Cambodian Journalists Alliance Association

In Court, Jailed CNRP Activist Kong Mas Denies Plotting by Phone

Three defendants of the nearly 40 former CNRP leaders and members accused of plotting against the government were transported to the Phnom Penh Municipal Court from prison on September 15, 2022. CamboJA/Pring Samrang
Three defendants of the nearly 40 former CNRP leaders and members accused of plotting against the government were transported to the Phnom Penh Municipal Court from prison on September 15, 2022. CamboJA/Pring Samrang

The trial of 39 former CNRP leaders and members accused of plotting against the state began Thursday at the Phnom Penh Municipal Court in a case linked to their support for the unsuccessful attempt by an ex-CNRP vice president to return to Cambodia early last year.

The hearing, which follows several cases against dozens of members of the outlawed opposition party, saw jailed party activist Kong Mas cast doubt on prosecutors’ evidence and call for audio of private phone conversations, allegedly showing a plot, to be played in court.

Only three defendants—Mas, Khan Bunpheng and Roeung Samnang, each of whom are in pretrial detention—were present in the courtroom on Thursday morning. Other defendants in the case include former senior CNRP leaders, including former vice presidents Mu Sochua and Eng Chhai Eang, ex-party leader Sam Rainsy and his wife and former lawmaker Tioulong Saumura, as well as other activists and supporters of the dissolved opposition. Many senior party leaders and activists have lived abroad for years, avoiding prison sentences from various convictions in other cases.

On Thursday, deputy prosecutor Seng Hieng read aloud four transcripts of private phone conversations provided by anti-terrorism police between Mas and other CNRP activists speaking about gathering grassroots supporters to rally behind Sochua’s planned return to the country on January 4, 2021.

“Gather people to support [outside] the trial [of CNRP leaders] on 29, 30 December, and leaders will be in charge of accommodation fees,” Mas said on the phone, according to the transcript read by Hieng.

Mas denied plotting against the government and said he did not recognize the phone conversations. He also called on prosecutors to play the audio conversations in court.

“Please show your evidence,” he said.

“I think that is my right to access information and what you [officials] had created to frame me, I do not recognize,” Mas said, alleging the transcripts read in court were manufactured by authorities.

“What you did to accuse me is very serious, I don’t have the ability to topple the government,” he added.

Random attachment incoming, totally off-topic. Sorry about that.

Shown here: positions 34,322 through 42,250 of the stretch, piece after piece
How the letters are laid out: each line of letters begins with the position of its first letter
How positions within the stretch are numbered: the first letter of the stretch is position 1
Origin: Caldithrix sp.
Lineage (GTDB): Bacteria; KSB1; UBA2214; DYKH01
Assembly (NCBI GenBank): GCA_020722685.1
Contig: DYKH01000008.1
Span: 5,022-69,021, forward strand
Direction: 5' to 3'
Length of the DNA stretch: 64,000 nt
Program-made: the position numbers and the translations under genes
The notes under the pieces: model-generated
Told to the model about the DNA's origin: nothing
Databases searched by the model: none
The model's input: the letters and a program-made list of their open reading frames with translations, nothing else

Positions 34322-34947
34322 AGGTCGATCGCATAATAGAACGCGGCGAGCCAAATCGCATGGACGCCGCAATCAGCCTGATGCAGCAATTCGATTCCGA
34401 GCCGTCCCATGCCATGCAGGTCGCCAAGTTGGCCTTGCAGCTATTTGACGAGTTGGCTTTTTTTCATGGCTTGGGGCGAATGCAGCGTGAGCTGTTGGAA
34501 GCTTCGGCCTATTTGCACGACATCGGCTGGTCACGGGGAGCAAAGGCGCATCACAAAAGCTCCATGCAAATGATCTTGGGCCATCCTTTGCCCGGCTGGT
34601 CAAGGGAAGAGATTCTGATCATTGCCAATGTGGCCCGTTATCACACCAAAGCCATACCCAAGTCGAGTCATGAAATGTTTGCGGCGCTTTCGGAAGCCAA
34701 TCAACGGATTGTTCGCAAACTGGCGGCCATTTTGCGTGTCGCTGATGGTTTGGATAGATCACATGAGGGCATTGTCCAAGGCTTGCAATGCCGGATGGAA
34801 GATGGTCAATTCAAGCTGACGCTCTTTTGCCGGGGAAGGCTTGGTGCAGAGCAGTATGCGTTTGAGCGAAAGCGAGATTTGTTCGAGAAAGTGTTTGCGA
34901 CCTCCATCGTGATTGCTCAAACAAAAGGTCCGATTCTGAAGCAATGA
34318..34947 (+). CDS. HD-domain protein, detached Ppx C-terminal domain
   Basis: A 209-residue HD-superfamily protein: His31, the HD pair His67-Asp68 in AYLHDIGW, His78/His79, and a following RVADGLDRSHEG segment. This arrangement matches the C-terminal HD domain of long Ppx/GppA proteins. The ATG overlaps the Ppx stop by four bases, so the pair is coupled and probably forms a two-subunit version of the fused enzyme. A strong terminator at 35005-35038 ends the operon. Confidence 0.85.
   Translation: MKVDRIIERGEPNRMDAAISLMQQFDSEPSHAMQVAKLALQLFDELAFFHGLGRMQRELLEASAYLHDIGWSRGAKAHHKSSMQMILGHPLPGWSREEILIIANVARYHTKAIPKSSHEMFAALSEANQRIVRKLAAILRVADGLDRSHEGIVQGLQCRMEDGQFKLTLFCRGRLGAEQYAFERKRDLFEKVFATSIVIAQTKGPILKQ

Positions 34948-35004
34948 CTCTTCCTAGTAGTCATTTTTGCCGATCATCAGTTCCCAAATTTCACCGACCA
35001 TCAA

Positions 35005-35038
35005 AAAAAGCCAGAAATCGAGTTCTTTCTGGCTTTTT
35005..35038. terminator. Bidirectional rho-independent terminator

Mas has been detained since his December 2020 arrest in Phnom Penh. At the time, he had only been free for a few months, following his release from prison in August 2020 after serving 18 months for an incitement conviction related to a Facebook post in which he criticized the government.

On Thursday, Mas, who wore an orange prison jumpsuit in court, said he had attended the hearing in order to monitor the trial and see if deputy president Sochua would attend as she had promised.

Outside the courthouse, defense lawyer Sam Sokong said it was hard to find justice for his clients because the case involved politics.

“As seen in this morning’s trial, it is difficult to get justice because the judge has an assumption that my client had committed an offense,” he said. “Secondly, this case is linked to the politics of returning former CNRP leader Mu Sochua.”

Yi Soksan, a senior monitor at rights group Adhoc who observed the hearing, called on the court to drop all charges against political activists.

“The evidence to accuse him, it hasn’t seemed serious because the defendant himself said he has no capability to overthrow the government,” Soksan said.

“I think this case involves political issues because most people involved are members of the [former opposition] party,” he added. 

Kol Sat, Mas’ wife, said her husband is innocent, had just recently been released from prison in 2020 when he was again arrested and was not involved in politics since the CNRP was dissolved in 2017.

“I am very upset because my husband did nothing wrong but he has been accused of plotting,” she said. “If the court is independent, they should not accuse him of betraying the nation.”

Presiding judge Uk Retkunthea said the trial would continue on September 22. 

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